There was a continuous underlying drone, with an overlay of short monotone buzzes. A Walker’s cicada (Neotibicen pronotalis)! I pulled over to the edge of the road and approached the catalpa tree where the insect was perched. As I made the above recording I noticed a movement out of the corner of my eye. A sheriff’s officer had pulled his car beside me (his car motor covered the cicada’s drone, and you may have noticed a little blurp from his radio in the recording). He politely waited for me to finish, then explained that there had been troubles in that area. I admitted that my behavior might seem suspicious, but he accepted my explanation.

There are only a dozen or so species of singing insects that I might still find in the region. I doubt that I will again find as many as three in a single day.

Less Confused

by Carl Strang

An emerging theme of my field season this year is defining range boundaries of the singing insects I am studying. When there is a boundary within my 22-county study area, usually the population density thins out toward the edge. That has me looking critically at some of my past observations. A case in point is the confused ground cricket (Eunemobius confusus).

Confused ground cricket. These are little guys, a quarter of an inch long.

Looking at past records, I found that only two were north of the midpoints of Kane, DuPage and Cook Counties in Illinois. There was a single individual in the Lyons Prairie and Marsh area, legally within Lake County, Illinois, though managed by the McHenry County Conservation District. I had noted a small group of the crickets in the New Munster Wildlife Area in Kenosha County, Wisconsin. Now several years on without other records for those counties, I felt the need for a double check. I visited both sites and found no confused ground crickets. I did, however, hear other singing insects that I now believe fooled me.

Here is a recording of a confused ground cricket. This guy was singing in cool temperatures, and so was slowed somewhat:

Usually the song would be faster, with trills or chirps about a second long, alternating with equal-duration spaces within which the cricket produces stuttering sounds. The Lake County and Kenosha County observations both were made well into long days in the field, and my fatigue along with relative inexperience years ago, led me to mistakes. I now believe that the Lake County observation in fact was a Say’s trig, producing an uncommon alternative song composed of brief trills with the same timing as a confused ground cricket. Here is an example of that song:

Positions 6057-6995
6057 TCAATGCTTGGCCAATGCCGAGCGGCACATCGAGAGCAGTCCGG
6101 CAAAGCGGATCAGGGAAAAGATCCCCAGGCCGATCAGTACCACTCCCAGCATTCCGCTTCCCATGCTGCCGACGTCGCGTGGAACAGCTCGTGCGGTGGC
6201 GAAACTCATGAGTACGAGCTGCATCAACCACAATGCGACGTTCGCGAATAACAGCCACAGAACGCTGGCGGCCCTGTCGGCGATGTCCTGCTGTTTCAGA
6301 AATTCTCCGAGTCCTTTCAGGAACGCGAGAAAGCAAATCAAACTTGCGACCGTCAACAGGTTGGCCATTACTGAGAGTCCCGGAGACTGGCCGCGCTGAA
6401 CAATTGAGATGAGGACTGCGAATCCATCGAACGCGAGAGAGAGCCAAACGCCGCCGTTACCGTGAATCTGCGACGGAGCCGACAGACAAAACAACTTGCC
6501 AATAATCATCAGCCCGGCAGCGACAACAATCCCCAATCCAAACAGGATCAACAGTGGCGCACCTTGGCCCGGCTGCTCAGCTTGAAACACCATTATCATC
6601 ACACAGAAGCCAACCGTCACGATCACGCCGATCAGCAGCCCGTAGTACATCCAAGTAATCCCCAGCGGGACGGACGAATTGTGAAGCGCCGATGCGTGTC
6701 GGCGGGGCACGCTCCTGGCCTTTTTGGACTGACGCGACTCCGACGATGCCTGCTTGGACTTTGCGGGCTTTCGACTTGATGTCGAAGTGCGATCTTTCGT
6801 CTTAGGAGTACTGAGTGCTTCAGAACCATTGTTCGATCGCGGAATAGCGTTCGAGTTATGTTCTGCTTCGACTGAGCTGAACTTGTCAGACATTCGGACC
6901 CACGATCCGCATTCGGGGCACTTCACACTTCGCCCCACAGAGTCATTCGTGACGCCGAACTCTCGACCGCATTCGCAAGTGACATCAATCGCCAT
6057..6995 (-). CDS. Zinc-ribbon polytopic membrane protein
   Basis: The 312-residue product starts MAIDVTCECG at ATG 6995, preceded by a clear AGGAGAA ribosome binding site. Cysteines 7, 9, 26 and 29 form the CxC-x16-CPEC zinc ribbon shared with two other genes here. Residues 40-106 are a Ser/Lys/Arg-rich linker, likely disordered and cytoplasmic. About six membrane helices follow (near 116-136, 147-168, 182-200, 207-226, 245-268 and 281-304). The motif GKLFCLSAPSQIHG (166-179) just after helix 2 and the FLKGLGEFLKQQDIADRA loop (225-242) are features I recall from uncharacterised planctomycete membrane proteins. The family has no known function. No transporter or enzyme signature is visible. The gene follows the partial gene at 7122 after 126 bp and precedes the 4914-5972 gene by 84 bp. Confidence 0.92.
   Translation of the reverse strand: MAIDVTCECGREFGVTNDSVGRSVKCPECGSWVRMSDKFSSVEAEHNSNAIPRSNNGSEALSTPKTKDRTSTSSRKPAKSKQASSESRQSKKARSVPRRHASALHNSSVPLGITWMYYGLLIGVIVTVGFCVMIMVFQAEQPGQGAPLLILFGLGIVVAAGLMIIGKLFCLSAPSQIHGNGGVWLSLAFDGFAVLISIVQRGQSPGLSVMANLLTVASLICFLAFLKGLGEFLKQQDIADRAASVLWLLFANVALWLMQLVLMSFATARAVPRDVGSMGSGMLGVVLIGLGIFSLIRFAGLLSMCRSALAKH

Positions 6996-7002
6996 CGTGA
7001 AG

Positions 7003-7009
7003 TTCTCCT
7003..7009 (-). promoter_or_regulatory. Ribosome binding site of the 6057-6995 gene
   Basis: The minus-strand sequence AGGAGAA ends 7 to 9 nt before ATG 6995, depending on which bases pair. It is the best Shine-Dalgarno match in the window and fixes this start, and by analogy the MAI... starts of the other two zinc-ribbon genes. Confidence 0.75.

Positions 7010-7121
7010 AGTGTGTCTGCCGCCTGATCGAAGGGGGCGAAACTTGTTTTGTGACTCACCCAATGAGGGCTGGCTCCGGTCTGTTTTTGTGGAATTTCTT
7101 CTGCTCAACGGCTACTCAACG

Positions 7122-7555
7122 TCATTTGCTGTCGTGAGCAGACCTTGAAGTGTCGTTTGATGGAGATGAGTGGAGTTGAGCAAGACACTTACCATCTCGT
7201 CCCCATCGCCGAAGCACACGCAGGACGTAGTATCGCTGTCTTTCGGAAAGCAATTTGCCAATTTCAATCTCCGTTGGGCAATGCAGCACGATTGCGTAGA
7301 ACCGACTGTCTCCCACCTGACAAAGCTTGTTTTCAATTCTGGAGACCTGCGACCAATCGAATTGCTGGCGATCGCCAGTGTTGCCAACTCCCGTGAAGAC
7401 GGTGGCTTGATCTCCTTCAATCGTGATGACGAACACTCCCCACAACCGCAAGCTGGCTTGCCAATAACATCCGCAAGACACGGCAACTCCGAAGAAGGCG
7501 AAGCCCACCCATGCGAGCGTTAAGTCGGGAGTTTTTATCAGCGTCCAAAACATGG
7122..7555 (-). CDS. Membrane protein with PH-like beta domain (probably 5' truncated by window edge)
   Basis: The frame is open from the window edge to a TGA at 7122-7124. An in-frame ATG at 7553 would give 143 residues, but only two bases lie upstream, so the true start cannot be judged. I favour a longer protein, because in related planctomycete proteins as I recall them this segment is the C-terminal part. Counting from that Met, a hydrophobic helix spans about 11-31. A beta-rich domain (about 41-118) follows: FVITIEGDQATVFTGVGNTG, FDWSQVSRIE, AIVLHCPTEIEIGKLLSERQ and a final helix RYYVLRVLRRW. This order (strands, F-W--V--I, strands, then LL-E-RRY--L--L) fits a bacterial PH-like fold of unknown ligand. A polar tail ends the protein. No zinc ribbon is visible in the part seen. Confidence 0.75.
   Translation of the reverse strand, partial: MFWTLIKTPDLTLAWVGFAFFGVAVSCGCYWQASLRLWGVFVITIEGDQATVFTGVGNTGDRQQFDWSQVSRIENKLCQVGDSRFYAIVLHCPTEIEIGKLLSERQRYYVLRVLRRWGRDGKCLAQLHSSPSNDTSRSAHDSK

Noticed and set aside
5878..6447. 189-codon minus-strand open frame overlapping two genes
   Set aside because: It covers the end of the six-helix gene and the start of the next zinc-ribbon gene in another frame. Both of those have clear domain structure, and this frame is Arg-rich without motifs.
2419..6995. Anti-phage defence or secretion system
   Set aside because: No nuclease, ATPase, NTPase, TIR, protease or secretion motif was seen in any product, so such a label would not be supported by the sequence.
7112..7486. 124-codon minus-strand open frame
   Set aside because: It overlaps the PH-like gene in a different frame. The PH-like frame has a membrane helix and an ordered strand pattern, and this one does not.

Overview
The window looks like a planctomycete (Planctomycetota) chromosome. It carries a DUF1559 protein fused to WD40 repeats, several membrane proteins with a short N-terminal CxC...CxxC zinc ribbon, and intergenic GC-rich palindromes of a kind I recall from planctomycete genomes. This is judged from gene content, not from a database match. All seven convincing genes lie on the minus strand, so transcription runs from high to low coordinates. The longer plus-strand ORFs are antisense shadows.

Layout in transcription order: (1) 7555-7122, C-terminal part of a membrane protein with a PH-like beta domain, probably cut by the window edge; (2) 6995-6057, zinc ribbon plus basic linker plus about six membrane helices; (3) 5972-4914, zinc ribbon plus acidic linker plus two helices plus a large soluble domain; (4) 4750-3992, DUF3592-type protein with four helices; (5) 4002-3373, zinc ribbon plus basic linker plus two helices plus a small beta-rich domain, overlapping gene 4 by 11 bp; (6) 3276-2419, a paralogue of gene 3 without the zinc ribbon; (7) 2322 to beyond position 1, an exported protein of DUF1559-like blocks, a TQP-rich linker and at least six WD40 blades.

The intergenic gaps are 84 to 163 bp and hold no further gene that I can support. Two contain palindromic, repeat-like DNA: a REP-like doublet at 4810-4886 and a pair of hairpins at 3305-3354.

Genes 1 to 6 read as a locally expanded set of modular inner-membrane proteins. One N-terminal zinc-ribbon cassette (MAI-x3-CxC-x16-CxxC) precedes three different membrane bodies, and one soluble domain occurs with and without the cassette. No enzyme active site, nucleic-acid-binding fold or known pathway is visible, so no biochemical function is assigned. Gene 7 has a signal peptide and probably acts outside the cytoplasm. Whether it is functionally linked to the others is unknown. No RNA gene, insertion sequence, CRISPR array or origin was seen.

You may notice there are occasional stutters between the trills. On my return visit to the New Munster site, I did not hear any confused ground crickets, but I noticed that there were a lot of black-legged meadow katydids singing in dry habitats, unusual and unexpected in that species. Furthermore, in the heat they were singing so fast that their buzzes were about a second long, with the ticks compressed in such a way that they resembled a confused ground cricket’s stutters. Here is a black-leg recording with similar timing:

These conclusions support my practice of making lists of the species I hear on each visit to each site. That makes the oddities stand out, helping me to correct errors like the ones I have described here. I now can close the book on confused ground crickets, with the final map:

Black dots indicate counties where I have found confused ground crickets. The red stars mark locations of the northernmost observations within Kane, DuPage, Cook and Berrien Counties.

Cicadas East, Cicadas West

by Carl Strang

Today’s puzzle is the odd range boundaries of two cicada species that occur in the 22-county area I define as the Chicago region.

The scissor-grinder cicada (Neotibicen pruinosa) is one of the four most abundant annually-appearing cicadas in northeastern Illinois.

Scissor-grinder cicada

Though individuals may sing occasionally from mid-morning to dark, their ee-oo-ee-oo-ee songs especially dominate the wild soundscape at dusk in mid- to late summer. In the following recording, the cicada is introduced and ushered out by a nearby striped ground cricket.

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A recent review of North American cicadas (Sanborn and Phillips 2013, Diversity 5: 166-239) shows what appears to be a gap in the species’ distribution in north central Indiana. I was inclined to regard this as simply indicating a lack of sampling in that area, but this year I pushed to complete my own map for scissor-grinders. Here is the result: